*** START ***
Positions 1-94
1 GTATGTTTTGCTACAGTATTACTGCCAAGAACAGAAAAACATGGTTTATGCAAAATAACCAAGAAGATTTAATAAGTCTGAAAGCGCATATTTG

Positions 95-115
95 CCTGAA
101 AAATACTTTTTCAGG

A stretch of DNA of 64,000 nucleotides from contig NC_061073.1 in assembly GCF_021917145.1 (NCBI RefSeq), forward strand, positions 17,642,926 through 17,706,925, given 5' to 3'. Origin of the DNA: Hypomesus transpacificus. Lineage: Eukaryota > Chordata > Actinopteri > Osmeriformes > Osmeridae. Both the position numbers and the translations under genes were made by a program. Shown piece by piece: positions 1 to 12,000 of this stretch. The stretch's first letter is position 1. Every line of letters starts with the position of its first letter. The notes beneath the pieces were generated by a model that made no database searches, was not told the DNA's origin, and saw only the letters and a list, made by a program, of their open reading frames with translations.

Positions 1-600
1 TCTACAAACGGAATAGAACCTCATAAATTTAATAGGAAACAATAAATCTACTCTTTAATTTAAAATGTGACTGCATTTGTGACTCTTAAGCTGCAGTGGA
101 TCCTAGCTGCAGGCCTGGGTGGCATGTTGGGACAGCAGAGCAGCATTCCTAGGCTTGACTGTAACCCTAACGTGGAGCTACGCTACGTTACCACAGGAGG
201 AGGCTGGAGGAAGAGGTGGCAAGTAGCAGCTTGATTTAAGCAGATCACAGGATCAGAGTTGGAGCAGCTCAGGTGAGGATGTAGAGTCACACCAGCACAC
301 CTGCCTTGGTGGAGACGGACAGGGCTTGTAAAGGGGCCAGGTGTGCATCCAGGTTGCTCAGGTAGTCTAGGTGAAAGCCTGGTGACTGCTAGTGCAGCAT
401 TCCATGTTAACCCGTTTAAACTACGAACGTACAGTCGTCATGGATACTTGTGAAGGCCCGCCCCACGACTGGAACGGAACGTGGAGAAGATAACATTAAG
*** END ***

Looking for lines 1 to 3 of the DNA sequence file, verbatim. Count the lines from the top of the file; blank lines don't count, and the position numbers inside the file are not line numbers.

Positions 1-94
1 GTATGTTTTGCTACAGTATTACTGCCAAGAACAGAAAAACATGGTTTATGCAAAATAACCAAGAAGATTTAATAAGTCTGAAAGCGCATATTTG

Positions 95-115